What is the connection between a freezing truck driver in the US and an Australian company in Victoria? In short, the answer is innovation.
Victorian-based Razor International is betting on its innovative products gaining a share of the rapidly changing US trucking market. Under pressure because of a lack of drivers – 48,000 at last count – US transport companies want to attract drivers who don’t fit the macho stereotype as well as retain existing drivers.
Since 1998, Razor has developed state-of-the-art electronic and automated control systems for semi-trailers and rigid trucks that aim to save operators time and money, and prevent physical injuries. For truckers who have to load, unload and unhook their prime movers, often in freezing, snow-driven, winter conditions, Razor’s products can make truck driving life a lot easier.
“Our products allow those tasks to be done from the cab wirelessly,” says Razor International CFO Adrian Siah. “That should appeal to drivers who do not want to open the cabin door and step out into blizzard-like conditions, or prospective drivers put off by the strenuous physical demands of trucking”.
Razor hopes its innovations will appeal to companies that are upgrading their fleets with automated control systems which allow drivers of all sizes to safely transport freight, whatever the weather conditions.
According to Siah, Razor invests 20 per cent of its revenues in to research and development, as part of its commitment to investing in innovation. “We are heading down the path where everything is automated,” he says.
Since mid-2015 the company has sold its products through three US-based distributors but is evaluating offshore production, to make their product more competitive in the US market.
Investing in innovation as a precursor to new products and markets was apparent in late 2015 when a survey by consulting firm Deloitte identified new products or markets, along with organic growth, as the most popular growth strategies for the year ahead. Nearly 60 per cent of the surveyed CFOs said this was their most likely option.
Indeed it seems that enterprises in the Australian middle-market are increasingly investing in innovation to boost their profits.
Matt Michalewicz, an entrepreneur and author with experience in the fields of technology, commercialisation and supply chain management, has established and sold several businesses in his career.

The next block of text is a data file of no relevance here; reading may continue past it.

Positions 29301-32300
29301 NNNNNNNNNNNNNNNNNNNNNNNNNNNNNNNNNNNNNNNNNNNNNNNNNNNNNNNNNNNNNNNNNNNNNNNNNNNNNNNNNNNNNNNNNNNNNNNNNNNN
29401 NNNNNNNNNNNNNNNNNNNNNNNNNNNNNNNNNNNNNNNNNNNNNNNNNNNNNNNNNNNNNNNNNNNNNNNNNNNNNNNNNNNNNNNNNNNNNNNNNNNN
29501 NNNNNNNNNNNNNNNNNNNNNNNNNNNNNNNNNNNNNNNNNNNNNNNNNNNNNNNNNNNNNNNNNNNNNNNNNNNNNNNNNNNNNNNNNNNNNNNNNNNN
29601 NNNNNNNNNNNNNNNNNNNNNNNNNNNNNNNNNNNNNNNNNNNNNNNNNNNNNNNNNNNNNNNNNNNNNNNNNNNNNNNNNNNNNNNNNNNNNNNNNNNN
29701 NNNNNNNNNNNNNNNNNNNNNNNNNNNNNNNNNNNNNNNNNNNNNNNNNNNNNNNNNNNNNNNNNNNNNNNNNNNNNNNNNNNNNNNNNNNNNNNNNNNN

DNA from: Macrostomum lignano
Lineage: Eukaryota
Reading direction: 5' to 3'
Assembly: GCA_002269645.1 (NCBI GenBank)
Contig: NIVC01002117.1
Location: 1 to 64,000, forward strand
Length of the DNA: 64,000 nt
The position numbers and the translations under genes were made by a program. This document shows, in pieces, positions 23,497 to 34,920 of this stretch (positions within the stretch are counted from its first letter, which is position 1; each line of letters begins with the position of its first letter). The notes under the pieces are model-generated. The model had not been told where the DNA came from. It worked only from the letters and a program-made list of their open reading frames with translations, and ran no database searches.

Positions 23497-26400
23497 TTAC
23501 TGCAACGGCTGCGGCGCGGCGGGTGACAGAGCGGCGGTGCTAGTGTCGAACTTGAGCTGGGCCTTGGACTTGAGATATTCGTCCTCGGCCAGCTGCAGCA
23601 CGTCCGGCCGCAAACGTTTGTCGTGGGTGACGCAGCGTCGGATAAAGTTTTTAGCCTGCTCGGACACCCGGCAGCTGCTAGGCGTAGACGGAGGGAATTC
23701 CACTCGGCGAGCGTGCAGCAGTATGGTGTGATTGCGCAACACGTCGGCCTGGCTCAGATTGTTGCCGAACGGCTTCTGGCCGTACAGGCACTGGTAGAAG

His latest venture is Complexica, a provider of artificial intelligence software. Fronted by the quaintly-named Larry, The Digital Analyst, the software automatically captures new revenue and margin opportunities through real-time customer analytics, insights and recommendations. And by automating complex analytical tasks and workflows, it claims to reduce labour costs.
“You’ve got to innovate around your customers,” says Michalewicz. “Their world is changing rapidly, which means that your customers and their needs, drivers, and priorities are also changing rapidly.” He added that innovative solutions will not always be discovered by a business focussing internally on its existing product or service range.
Many innovations these days are the result of new technologies that allow providers to implement change. Another case in point is the centuries old transaction of factoring. Leigh Dunsford and Simon Creighton own Trade Advance, a traditional invoice factoring company.
They acknowledged that the biggest issue for customers was the long application process, the administration and the invoice reconciliation required by bookkeepers and accountants. Their solution was to marry traditional invoicing with cloud computing in a new business called Waddle, launched last July.
Instead of providing invoice factoring or fixed term loans, Waddle offers a perpetual line of credit to SMEs, much like a credit card but based on the invoiced receivables of companies. In contrast, factoring involves buying these invoices in return for cash with the arrangement disclosed to customers.
“The service is only open to businesses with cloud accounting solutions as we are able to tap into the data online and do the automatic matching of the data,” Dunsford says. “Unsurprisingly, the application and approval process can be cut from weeks to hours.”
For several years, commentators warned businesses to be ready for “disruption” as new technology displaced established technology. Harvard Business School professor Clayton Christensen who coined the term, warned businesses against dismissing the value of a disruptive technology because it does not reinforce current company goals, only to be blindsided as the technology matures, gains a larger audience and market share, and threatens the status quo.
Already predictions have been made that 2016 will be a key year for companies to improve their ability to serve digitally savvy customers. If realised, companies with innovative strategies will see stronger growth and won’t be left out in the cold.